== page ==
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The rate of exploitation is a concept in Marxian political economy. It usually refers to the ratio of the total amount of unpaid labor done (surplus-value sourced in surplus labour) to the total amount of wages paid (the value of labour power). The rate of exploitation is often also called the rate of surplus-value.


Divergence of the two rates

Technically speaking, in the finer points of his theory, Marx did not regard the rate of surplus value and the rate of exploitation as necessarily identical, insofar as there was a divergence between surplus value realised and surplus value produced. Thus, the quantity of surplus labour performed by workers in an enterprise might correspond to a value higher or lower than the surplus value actually realised as profit income upon sales of output. The implication is that if the gross profit volume was related to wage costs to establish the rate of surplus value, this might overstate or understate the real rate of labor-exploitation. Although it is a subtle point, it has sometimes played an important role in wage bargaining negotiations by trade unions. For an extreme example, workers might work extremely hard in an enterprise which nevertheless operates at a loss. For another extreme example, workers might work less hard, knowing that their product will sell like hotcakes in a sellers market at sharply inflated prices, yielding profits disproportionate to labour input. The divergence between surplus value realised and surplus value produced becomes even more marked if surplus value is viewed in terms of the net incomes of social classes, i.e. net labor income and net property income.

Field of application

The rate of exploitation was, in Marx view, a concept which could be applied to any class-based labor process in history, since it expressed only the relationship between necessary labour and surplus labour. By contrast, the rate of surplus value was specifically the way the rate of exploitation manifested itself in the capitalist mode of production.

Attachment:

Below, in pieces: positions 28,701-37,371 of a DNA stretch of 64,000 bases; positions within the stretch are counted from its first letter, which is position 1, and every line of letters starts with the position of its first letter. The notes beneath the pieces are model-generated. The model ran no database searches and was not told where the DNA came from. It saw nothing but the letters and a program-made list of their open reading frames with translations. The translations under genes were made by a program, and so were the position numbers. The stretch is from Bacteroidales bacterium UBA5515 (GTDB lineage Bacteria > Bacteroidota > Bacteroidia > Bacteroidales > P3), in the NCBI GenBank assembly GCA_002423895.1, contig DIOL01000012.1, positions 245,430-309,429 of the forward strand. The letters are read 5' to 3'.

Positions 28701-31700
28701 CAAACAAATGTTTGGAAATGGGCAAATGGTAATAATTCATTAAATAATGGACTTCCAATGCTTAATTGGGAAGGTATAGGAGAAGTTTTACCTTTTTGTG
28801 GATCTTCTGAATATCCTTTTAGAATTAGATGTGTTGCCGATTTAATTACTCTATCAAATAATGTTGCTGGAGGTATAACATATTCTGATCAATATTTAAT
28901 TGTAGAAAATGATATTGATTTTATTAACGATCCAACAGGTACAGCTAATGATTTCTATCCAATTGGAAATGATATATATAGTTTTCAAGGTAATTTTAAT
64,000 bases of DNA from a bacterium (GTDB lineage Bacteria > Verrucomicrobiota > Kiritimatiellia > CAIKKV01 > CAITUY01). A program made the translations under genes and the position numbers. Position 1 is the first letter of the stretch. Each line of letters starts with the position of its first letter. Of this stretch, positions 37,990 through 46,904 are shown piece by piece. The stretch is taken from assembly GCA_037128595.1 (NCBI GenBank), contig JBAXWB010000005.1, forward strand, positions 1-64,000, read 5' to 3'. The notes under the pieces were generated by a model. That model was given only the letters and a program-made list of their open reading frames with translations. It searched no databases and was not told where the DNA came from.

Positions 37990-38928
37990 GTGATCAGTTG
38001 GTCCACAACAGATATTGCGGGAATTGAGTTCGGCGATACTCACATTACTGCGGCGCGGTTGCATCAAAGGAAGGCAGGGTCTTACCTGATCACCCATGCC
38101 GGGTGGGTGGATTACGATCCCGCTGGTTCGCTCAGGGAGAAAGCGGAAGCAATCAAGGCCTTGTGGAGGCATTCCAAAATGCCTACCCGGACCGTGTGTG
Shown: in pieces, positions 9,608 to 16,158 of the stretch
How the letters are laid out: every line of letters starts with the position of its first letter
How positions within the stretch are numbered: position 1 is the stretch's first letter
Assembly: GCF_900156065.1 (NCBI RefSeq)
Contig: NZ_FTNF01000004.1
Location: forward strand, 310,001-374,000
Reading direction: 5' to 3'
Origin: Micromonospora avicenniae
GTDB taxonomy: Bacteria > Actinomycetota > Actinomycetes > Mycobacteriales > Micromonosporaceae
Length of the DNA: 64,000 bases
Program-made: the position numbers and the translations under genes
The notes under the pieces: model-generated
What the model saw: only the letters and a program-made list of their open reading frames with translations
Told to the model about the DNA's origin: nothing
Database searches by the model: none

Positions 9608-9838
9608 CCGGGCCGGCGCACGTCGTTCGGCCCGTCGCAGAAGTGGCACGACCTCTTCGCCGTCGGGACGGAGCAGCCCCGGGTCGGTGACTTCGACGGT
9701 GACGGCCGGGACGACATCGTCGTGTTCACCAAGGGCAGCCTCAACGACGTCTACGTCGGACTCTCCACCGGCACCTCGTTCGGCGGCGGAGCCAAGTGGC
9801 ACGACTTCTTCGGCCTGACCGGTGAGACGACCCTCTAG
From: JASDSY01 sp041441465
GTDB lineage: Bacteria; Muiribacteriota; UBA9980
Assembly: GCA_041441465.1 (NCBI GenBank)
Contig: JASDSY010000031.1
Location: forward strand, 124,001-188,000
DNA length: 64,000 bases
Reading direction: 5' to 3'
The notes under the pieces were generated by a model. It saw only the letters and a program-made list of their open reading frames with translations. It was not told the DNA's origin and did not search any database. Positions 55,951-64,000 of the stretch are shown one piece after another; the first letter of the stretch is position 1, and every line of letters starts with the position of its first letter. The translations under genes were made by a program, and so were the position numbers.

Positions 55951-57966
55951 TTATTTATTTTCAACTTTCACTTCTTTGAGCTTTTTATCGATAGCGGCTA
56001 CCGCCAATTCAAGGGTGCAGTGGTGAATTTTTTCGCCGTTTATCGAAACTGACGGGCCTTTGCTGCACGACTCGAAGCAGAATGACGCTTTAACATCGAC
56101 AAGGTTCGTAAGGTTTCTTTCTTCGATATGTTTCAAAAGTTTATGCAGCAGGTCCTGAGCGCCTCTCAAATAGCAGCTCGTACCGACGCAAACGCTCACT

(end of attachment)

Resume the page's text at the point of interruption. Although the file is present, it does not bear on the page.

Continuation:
Different formulae

Marx identified five different formulae for the rate of surplus value (see surplus value).


Several important criticisms have been made of Marx's concept from different sides:

  • None of the five measures that Marx cites express anything directly about the intensity of labor-exploitation, which can increase or decrease without being reflected in his ratios. Exploitation in the workplace might involve much more than Marx envisaged, which would lead to a much higher historical exploitation rate (see also productivity).
  • Marx disregards the fact, that workers may be doubly exploited, not just at the point of production, but at the point of their consumption; when they spend their wages on goods and services, they are "taxed" again by the profit and tax component added to the value of the goods and services they buy (this point is not theoretically developed in most Marxist literature, although it can give rise to consumer resistance and consumer boycotts). This importantly affects our understanding of the economic value of labour power.
  • Marx equates wage costs with labour costs, but labour costs may involve much more than wages (taxes, social security levies, employer contributions to schemes benefiting employees, bribes and all sorts) (see also Compensation of employees).
  • Marx disregards the unpaid labor of (mainly) women in the household, and associated voluntary labor necessary and indispensable for the reproduction of labour power--including reproduction itself (sexually) and the subsidy derived from the provision of the socialization and care of new workers from birth until working age. Market relations depend to a large degree on non-market relations.
  • Marx largely disregards that employers of labor might be exploited by each other, or that workers might be exploited by each other (this is obviously not completely true, but Marx's main focus was certainly on the capital-labor relationship).
  • Exploitation rates are class specific (i.e. workers as a group), but do not take into account the interpenetrating different situations experienced by members of groups marginalized by dominant culture (most prominently, race, gender, position in the world system, and sexual orientation).

The overall result of these criticisms is that many people believe Marx's whole notion of exploitation was either too narrowly defined or else too sweeping.

See also

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